Advanced Search
MyIDEAS: Login to save this article or follow this journal

Why is Swiss Politics so Stable?

Contents:

Author Info

  • Peter Moser
Registered author(s):

    Abstract

    Applying rational choice approaches of politics, I analyze why major policy changes are unlikely to occur in the Swiss political system. Legislative decision rules create durable policies by the combination of the bicameral system with the optional referendum. In contrast to normative conceptions, legislative acts tend to be more difficult to change than constitutional provisions, in spite of the qualified majority rule and the single issue requirement for constitutional amendments. Furthermore, the dominance of conservative groups in Swiss politics can be explained by the optional referendum. It is an instrument suited only for conservative groups. However, I show that this instrument is beneficial for voters.

    Download Info

    If you experience problems downloading a file, check if you have the proper application to view it first. In case of further problems read the IDEAS help page. Note that these files are not on the IDEAS site. Please be patient as the files may be large.
    File URL: http://www.sjes.ch/papers/1996-I-2.pdf
    Download Restriction: no

    Bibliographic Info

    Article provided by Swiss Society of Economics and Statistics (SSES) in its journal Swiss Journal of Economics and Statistics.

    Volume (Year): 132 (1996)
    Issue (Month): I (March)
    Pages: 31-61

    as in new window
    Handle: RePEc:ses:arsjes:1996-i-2

    Contact details of provider:
    Postal: c/o SNB/BNS, Börsenstrasse 15, PO Box 2800, CH-8022 Zürich
    Phone: +41 (0)44 631 32 34
    Fax: +41 (0)44 631 39 01
    Email:
    Web page: http://www.sjes.ch
    More information through EDIRC

    Related research

    Keywords:

    References

    No references listed on IDEAS
    You can help add them by filling out this form.

    Citations

    Citations are extracted by the CitEc Project, subscribe to its RSS feed for this item.
    as in new window

    Cited by:
    1. Moser, Peter, 1999. "The impact of legislative institutions on public policy: a survey," European Journal of Political Economy, Elsevier, vol. 15(1), pages 1-33, March.
    2. Gebhard Kirchgässner, 2002. "Auswirkungen der direkten Demokratie auf die öffentlichen Finanzen: Empirische Ergebnisse für die Schweiz," Swiss Journal of Economics and Statistics (SJES), Swiss Society of Economics and Statistics (SSES), vol. 138(IV), pages 411-426, December.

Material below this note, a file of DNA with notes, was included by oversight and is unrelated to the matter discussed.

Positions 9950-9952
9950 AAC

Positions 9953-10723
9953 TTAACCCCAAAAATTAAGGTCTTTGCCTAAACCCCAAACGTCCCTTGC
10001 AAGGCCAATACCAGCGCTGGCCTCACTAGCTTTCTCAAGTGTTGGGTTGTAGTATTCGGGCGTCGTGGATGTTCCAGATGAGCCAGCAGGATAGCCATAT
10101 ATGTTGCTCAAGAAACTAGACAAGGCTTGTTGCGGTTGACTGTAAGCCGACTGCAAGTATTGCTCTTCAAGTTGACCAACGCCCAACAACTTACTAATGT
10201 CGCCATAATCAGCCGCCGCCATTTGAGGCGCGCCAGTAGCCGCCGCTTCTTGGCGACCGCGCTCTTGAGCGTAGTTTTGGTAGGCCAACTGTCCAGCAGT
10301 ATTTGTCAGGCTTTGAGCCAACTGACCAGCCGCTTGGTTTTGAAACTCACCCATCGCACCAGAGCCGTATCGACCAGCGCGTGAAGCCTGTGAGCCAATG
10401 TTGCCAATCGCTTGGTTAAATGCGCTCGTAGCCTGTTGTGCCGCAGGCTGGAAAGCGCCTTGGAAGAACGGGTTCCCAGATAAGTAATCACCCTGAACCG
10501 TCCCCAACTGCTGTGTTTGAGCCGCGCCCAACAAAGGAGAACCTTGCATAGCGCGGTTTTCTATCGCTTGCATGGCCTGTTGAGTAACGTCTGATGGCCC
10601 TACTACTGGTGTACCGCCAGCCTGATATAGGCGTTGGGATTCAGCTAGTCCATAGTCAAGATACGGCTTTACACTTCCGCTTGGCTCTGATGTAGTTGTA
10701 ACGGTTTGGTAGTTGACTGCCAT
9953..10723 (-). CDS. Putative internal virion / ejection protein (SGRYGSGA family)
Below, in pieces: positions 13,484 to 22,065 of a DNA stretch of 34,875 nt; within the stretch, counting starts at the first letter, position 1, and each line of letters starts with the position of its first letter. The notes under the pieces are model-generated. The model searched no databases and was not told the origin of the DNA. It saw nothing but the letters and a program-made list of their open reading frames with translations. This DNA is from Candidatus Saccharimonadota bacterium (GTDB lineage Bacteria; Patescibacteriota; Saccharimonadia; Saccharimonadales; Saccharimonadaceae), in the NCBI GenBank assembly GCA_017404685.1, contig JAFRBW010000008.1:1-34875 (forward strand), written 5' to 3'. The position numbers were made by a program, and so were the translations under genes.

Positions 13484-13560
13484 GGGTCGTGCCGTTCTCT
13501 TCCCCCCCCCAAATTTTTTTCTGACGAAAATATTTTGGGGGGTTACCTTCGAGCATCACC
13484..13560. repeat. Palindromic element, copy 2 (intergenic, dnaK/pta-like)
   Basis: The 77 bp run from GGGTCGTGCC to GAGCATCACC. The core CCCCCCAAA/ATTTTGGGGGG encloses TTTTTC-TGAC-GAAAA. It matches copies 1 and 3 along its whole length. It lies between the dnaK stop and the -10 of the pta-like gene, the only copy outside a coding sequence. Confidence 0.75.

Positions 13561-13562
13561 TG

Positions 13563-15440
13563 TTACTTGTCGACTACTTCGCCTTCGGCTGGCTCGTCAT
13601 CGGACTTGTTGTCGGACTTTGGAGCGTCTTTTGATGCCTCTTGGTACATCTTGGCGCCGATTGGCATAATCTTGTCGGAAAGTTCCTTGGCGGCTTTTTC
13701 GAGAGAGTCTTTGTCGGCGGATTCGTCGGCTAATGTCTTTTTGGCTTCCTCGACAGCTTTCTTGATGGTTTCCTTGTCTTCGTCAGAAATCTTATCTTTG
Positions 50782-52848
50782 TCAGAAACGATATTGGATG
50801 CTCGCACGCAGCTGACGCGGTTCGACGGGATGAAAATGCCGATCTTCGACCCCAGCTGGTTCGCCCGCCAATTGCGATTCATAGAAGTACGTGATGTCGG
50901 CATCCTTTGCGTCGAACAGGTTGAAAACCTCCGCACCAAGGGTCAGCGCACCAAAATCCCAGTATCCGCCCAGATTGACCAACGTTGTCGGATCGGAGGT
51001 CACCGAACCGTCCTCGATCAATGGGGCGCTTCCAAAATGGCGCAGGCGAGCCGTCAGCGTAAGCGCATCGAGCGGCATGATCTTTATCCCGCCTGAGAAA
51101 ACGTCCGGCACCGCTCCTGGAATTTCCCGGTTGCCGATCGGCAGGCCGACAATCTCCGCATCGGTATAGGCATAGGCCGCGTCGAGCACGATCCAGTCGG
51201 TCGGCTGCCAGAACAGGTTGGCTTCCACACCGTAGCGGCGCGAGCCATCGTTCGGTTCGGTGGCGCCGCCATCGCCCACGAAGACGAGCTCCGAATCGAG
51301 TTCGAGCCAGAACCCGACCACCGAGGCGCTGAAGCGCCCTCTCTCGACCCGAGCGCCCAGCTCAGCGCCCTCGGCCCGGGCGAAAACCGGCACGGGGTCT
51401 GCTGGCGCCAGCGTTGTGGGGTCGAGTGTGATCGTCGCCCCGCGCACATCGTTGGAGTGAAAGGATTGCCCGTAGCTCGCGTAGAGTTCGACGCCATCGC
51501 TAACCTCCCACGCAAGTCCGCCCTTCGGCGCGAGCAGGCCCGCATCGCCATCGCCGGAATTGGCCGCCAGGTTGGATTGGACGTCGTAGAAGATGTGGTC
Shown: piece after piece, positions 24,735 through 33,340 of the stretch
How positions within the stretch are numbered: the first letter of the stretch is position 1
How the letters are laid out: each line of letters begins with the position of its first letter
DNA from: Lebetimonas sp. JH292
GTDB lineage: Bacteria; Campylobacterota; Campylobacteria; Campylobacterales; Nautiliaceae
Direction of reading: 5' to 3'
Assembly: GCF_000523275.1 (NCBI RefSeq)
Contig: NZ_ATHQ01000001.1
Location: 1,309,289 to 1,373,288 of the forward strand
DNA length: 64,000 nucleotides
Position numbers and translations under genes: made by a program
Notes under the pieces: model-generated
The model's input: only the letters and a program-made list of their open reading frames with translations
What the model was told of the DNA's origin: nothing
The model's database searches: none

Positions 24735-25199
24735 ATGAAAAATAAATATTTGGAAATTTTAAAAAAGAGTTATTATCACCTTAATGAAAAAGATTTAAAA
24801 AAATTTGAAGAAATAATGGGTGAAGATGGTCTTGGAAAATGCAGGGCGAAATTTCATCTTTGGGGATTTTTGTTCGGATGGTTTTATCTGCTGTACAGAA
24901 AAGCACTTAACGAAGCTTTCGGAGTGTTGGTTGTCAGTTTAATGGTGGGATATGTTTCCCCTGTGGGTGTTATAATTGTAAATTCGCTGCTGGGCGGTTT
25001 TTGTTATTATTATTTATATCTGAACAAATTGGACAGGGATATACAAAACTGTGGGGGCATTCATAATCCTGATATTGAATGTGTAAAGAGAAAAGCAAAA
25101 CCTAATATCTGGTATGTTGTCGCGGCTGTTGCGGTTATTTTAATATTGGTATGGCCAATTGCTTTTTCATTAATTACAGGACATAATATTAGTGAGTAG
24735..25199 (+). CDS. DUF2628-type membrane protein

3. Klaus Zimmermann & Tobias Just, 2000. "Interest Groups, Referenda, and the Political Process: On the Efficiency of Direct Democracy," Constitutional Political Economy, Springer, vol. 11(2), pages 147-163, June.
    4. Feld, Lars P. & Kirchgassner, Gebhard, 2000. "Direct democracy, political culture, and the outcome of economic policy: a report on the Swiss experience," European Journal of Political Economy, Elsevier, vol. 16(2), pages 287-306, June.
    5. Gebhard Kirchgässner, 2008. "Direct democracy: obstacle to reform?," Constitutional Political Economy, Springer, vol. 19(2), pages 81-93, June.
    6. Moser, Peter, 1999. "Checks and balances, and the supply of central bank independence," European Economic Review, Elsevier, vol. 43(8), pages 1569-1593, August.
    7. Lars P. Feld & Gebhard Kirchgässner, 2003. "The Role of Direct Democracy in the European Union," CESifo Working Paper Series 1083, CESifo Group Munich.

    Lists

    This item is not listed on Wikipedia, on a reading list or among the top items on IDEAS.

    Statistics

    Access and download statistics

    Corrections

    When requesting a correction, please mention this item's handle: RePEc:ses:arsjes:1996-i-2. See general information about how to correct material in RePEc.

    For technical questions regarding this item, or to correct its authors, title, abstract, bibliographic or download information, contact: (Peter Steiner).

    If you have authored this item and are not yet registered with RePEc, we encourage you to do it here. This allows to link your profile to this item. It also allows you to accept potential citations to this item that we are uncertain about.

    If references are entirely missing, you can add them using this form.

    If the full references list an item that is present in RePEc, but the system did not link to it, you can help with this form.

    If you know of missing items citing this one, you can help us creating those links by adding the relevant references in the same way as above, for each refering item. If you are a registered author of this item, you may also want to check the "citations" tab in your profile, as there may be some citations waiting for confirmation.

    Please note that corrections may take a couple of weeks to filter through the various RePEc services.